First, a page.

North Rim

Photo: National Park Service

Although it is only 10 miles as the crow flies from the South Rim, and is part of the same National Park, the North Rim of the Grand Canyon provides a different environmental and cultural experience for visitors. Even today, the North Rim remains more remote than the South Rim. Fewer tourists visit this side of the Canyon, and there are fewer accommodations and facilities here, giving many visitors a sense that they are getting more of a wilderness experience here than in the crush of sightseers along the South Rim. The North Rim is also 1,000 feet higher in elevation, giving it a colder, wetter climate. Because the area often gets heavy snows in the winter, the National Park Service only opens it from May to October.


Explore the North Rim

In 1933 the CCC helped relocate the Bright Angel fire tower to a new location. It continued to help the NPS fight fires in Grand Canyon National Park for many decades. Photo: NPS

Fire tower at Bright Angel Point

Famed environmentalist and author Edward Abbey worked for four seasons at the Bright Angel fire tower as a lookout. His experiences inspired his novel Black Sun about a man who worked on a remote...

Grand Canyon Lodge on the brink of the North Rim. Photo: Forever Resorts. Used by permission.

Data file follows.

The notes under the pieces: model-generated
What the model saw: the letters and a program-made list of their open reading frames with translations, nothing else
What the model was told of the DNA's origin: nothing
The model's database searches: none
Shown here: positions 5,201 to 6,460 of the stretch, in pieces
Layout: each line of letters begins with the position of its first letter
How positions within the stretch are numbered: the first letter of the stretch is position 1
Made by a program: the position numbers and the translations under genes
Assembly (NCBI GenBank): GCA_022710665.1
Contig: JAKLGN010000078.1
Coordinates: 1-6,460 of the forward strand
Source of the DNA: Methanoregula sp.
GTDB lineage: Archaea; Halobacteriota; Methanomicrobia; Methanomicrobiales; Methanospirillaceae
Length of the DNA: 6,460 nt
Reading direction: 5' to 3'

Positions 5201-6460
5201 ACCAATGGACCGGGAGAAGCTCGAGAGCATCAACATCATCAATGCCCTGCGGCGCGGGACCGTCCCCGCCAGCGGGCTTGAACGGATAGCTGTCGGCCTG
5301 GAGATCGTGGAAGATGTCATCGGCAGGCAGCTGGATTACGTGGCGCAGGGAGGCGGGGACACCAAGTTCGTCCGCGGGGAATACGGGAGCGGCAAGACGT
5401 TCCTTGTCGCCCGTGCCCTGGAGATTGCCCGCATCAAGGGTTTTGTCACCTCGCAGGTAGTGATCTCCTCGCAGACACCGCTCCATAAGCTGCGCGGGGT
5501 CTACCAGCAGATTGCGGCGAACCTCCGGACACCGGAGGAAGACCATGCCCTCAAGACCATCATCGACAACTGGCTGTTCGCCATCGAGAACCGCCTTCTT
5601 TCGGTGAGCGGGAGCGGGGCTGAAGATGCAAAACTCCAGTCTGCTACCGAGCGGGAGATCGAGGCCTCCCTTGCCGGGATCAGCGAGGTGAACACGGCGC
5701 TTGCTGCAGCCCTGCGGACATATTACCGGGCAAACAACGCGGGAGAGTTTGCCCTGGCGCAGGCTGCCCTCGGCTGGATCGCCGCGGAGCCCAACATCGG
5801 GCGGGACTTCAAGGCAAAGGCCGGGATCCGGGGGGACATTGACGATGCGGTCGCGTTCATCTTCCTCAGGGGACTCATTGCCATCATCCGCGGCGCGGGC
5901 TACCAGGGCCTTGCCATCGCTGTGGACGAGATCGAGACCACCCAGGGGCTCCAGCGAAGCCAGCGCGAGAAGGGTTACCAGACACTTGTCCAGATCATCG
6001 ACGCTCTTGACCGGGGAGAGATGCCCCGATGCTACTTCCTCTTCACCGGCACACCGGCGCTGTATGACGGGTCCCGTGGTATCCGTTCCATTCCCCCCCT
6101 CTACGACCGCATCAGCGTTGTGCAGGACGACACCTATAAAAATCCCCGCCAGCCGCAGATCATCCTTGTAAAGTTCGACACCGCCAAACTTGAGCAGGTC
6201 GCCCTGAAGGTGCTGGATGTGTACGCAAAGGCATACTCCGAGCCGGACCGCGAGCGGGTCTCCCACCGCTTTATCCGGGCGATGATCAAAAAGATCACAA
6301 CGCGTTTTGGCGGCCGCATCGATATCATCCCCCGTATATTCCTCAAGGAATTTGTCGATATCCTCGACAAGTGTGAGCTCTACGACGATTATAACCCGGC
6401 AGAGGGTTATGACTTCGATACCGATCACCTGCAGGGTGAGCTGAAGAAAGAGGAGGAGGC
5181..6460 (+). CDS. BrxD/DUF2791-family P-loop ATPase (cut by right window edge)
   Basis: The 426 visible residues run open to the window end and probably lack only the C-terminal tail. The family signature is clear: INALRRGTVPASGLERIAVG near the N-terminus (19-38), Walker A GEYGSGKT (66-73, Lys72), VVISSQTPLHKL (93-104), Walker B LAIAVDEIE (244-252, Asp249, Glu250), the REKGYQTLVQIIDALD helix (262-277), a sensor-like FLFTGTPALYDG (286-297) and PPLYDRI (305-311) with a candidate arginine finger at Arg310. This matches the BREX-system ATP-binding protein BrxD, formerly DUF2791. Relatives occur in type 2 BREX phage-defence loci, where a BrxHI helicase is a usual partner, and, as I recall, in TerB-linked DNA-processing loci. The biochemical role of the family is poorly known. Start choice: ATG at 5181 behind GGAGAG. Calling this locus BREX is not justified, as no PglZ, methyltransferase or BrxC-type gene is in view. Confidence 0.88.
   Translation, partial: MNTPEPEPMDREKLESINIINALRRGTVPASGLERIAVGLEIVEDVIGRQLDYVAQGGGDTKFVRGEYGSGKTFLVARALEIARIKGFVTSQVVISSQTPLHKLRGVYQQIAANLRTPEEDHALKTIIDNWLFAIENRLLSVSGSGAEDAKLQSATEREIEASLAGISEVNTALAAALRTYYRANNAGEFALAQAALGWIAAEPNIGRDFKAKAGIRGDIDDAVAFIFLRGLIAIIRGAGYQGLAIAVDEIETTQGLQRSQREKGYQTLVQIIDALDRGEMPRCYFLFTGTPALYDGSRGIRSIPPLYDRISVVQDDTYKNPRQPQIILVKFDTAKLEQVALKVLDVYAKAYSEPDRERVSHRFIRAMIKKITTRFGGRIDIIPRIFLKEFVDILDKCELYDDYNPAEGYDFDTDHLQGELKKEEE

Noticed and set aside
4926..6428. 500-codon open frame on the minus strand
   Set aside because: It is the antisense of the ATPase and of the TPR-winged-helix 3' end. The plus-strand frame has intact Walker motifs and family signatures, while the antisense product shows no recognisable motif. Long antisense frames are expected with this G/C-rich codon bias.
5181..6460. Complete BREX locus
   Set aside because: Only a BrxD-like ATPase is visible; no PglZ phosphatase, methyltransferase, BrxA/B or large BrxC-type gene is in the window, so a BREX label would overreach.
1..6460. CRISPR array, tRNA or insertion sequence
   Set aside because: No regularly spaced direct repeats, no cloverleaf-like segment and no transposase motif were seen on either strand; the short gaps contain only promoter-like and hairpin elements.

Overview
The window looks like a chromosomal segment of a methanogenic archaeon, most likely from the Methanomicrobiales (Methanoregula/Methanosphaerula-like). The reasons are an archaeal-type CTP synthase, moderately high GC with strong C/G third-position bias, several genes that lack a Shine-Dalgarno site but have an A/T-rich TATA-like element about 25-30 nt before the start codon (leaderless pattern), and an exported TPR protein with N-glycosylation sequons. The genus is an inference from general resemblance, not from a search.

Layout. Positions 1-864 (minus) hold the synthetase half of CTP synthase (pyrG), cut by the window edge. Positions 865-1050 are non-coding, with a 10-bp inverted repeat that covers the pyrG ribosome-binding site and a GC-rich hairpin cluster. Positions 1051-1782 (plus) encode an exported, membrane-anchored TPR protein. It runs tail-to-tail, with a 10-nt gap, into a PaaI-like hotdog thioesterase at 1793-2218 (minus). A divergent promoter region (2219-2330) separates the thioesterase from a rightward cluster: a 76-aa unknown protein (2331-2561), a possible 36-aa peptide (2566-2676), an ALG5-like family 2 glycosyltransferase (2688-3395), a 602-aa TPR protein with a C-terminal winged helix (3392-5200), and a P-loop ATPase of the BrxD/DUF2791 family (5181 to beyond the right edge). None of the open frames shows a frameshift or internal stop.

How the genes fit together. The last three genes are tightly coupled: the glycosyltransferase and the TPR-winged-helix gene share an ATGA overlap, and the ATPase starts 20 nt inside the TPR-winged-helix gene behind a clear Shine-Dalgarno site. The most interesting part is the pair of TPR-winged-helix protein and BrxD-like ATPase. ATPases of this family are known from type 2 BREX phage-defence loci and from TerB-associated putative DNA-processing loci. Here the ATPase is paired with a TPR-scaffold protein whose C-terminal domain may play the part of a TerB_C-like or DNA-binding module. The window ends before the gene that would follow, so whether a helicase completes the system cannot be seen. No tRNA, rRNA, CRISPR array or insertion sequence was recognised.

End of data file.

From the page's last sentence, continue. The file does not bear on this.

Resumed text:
Grand Canyon Lodge

    References: Anderson, Michael. Polishing the Jewel: An Administrative History of Grand Canyon National Park. GCA, 2000. Anderson, Michael, ed. A Gathering of Grand Canyon Historians. Proceedings of the Inaugural Grand Canyon History...

The “Uncle Dee” Woolley Cabin has been an important landmark on the North Rim for nearly a century. Director of the National Park Service Stephen T. Mather, second from the right, is shown visiting the cabin in 1920.. Photo:National Park Service Historic Photograph Collection

Uncle Dee Woolley’s cabin

    References: Anderson, Michael.  Polishing the Jewel: An Administrative History of Grand Canyon National ParkGrand Canyon Association, 2000. Rust, Joseph. “From the Dirty Devil to the Bright Angel: The History of David D....

William Wallace Wylie established his first permanent camps, including this one at the Upper Geyser Basin, at Yellowstone National Park. Photo: National Park Service.

Wylie Way Camps

Developing the Grand Canyon for scenic tourism, especially along the North Rim, was a difficult task because of its isolation from major population centers and transportation routes. Many entrepreneurs at the Canyon pioneered new...


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